BOSTON, June 5 The Federal Reserve should keep
U.S. borrowing costs low for another five years to ensure the
economy returns to health, even if doing so generates worrying
signs of financial instability, a top U.S. central bank
policymaker said on Wednesday.
With the current outlook suggesting U.S. inflation and
employment will undershoot the Fed's goals for years to come,
"the (Fed) will only be able to meet its objectives over that
time frame by taking policy actions that ensure that real
interest rates remain unusually low," Minneapolis Fed President
Narayana Kocherlakota said in remarks prepared for delivery to
Boston College's Carroll School of Management.
For "possibly the next five years or so," he added, the Fed
may need to keep real interest rates as much as two-percentage
points below its 2007 level of 2.5 percent.
One of the Fed's most dovish policymakers, Kocherlakota has
pushed strongly for more accommodative monetary policy in the
face of unemployment that remains well above normal levels, and
inflation that remains well below the Fed's 2-percent goal.
With Wednesday's speech, Kocherlakota appeared to be pushing
the envelope considerably further, calling for rates to stay low
well beyond the timeframe envisioned by most of his colleagues,
and suggesting that, at least for the time being, the costs of
raising rates to reduce vulnerabilities in the financial system
are much greater than the benefits.
Real interest rates, which subtract out inflation, are
currently below zero, but are set to rise once the Fed starts
raising interest rates, probably sometime next year.
Kocherlakota acknowledged that keeping rates low for so long
can lead to conditions that signal financial instability,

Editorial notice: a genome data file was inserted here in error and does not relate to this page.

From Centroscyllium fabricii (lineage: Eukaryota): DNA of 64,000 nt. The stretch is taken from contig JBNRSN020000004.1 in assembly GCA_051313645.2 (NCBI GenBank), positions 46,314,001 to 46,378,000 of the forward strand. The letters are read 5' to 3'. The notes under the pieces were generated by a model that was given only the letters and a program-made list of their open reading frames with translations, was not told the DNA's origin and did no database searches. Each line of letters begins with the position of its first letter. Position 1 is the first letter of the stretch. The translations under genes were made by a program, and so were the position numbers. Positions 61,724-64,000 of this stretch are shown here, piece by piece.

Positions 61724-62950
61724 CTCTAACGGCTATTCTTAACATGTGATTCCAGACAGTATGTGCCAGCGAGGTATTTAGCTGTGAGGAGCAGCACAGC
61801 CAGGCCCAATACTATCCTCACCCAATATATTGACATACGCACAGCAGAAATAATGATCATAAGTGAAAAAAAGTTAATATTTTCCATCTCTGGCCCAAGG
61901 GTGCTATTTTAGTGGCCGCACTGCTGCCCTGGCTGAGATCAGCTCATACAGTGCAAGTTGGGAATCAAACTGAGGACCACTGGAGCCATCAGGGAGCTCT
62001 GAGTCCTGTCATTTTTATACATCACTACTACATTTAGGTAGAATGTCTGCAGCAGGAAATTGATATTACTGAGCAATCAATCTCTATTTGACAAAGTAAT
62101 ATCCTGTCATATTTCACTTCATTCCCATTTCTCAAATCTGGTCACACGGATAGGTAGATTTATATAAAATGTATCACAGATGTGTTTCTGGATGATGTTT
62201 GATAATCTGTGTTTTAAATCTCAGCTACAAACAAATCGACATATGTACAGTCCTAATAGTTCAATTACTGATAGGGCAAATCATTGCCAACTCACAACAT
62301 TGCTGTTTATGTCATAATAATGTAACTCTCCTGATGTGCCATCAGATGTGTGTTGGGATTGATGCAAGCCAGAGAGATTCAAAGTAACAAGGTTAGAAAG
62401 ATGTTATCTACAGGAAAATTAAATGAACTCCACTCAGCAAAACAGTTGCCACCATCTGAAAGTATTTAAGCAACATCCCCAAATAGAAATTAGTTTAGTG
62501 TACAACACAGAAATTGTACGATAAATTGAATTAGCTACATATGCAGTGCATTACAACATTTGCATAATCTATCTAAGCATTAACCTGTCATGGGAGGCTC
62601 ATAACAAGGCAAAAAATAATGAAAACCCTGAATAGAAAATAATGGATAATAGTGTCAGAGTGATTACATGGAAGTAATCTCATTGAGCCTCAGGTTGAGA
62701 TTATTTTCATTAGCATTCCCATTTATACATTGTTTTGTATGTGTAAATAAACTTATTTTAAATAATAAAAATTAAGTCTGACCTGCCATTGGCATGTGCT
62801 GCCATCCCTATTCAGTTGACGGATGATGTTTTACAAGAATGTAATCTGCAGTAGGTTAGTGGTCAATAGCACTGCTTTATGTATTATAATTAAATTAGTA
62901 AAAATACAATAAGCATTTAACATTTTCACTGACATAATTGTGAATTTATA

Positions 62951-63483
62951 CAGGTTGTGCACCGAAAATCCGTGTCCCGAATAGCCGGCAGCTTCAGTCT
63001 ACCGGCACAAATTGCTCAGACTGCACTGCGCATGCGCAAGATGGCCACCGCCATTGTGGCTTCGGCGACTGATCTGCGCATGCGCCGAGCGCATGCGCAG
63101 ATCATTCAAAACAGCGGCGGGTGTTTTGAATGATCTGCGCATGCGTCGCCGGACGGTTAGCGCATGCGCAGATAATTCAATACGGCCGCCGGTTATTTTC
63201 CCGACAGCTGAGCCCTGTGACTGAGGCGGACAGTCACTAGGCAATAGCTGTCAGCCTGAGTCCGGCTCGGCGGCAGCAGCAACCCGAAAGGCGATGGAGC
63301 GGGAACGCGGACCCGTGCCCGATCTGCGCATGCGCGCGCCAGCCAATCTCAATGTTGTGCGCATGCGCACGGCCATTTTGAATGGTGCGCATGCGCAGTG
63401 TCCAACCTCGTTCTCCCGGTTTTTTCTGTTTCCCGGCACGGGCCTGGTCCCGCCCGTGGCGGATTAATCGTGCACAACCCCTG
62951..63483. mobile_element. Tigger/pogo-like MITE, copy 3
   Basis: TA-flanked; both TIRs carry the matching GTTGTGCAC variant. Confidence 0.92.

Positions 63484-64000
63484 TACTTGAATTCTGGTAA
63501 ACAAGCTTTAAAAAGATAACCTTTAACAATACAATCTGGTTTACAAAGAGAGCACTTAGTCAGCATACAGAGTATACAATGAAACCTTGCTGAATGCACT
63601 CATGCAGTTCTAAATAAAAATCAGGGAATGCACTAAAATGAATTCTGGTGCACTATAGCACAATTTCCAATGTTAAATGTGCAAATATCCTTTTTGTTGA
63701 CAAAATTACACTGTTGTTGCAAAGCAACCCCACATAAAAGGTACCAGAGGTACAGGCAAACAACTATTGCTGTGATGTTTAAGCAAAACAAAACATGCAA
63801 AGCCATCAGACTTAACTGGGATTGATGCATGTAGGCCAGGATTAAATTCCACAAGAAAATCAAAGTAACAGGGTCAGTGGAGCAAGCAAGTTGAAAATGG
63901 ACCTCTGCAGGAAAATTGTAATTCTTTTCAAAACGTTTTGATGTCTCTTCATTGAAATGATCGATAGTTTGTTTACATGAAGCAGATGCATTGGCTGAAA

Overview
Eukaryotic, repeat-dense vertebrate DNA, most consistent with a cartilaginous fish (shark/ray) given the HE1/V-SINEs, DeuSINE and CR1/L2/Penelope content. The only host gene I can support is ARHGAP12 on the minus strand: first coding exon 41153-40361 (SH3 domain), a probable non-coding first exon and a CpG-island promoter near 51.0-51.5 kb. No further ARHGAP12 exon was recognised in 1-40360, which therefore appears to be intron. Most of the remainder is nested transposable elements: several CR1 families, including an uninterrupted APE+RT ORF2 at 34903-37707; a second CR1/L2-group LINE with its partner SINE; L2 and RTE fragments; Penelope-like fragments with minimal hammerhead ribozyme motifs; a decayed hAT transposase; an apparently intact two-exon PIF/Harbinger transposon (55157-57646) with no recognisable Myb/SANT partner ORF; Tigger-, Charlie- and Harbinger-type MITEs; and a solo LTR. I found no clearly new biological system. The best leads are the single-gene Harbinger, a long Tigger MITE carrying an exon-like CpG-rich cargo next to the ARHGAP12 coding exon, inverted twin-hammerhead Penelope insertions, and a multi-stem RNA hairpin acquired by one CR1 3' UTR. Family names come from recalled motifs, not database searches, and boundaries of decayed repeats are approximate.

including high asset prices, volatile returns on assets, and
frantic levels of merger activity as businesses and individuals
strive to take advantage of low interest rates.
But that is a risk, he suggested, the Fed should be willing
"For a considerable period of time, the (Fed) may only be
able to achieve its macroeconomic objectives in association with
signs of instability in financial markets," he said.
The Fed should address those risks with regulatory and
supervisory tools, because the risks of using the "blunt" tool
of monetary policy - for instance, by raising rates - has clear
and large costs and few clear benefits, he said.
That calculus, Kocherlakota said, will change over time, and
as the economy heals the Fed will need to navigate an ever more
difficult balance between boosting the economy and risking
bubbles and other potential crises-in-the-making.
The Fed has said it expects rates to be below their
historical norms even after unemployment and inflation return
nearer to healthy levels.
At that juncture, Kocherlakota said, "I anticipate that
financial stability considerations are likely to play a
substantial role in the determination of the appropriate level
of monetary accommodation."
(Reporting by Richard Valdmanis; writing by Ann Saphir; Editing
by Chizu Nomiyama)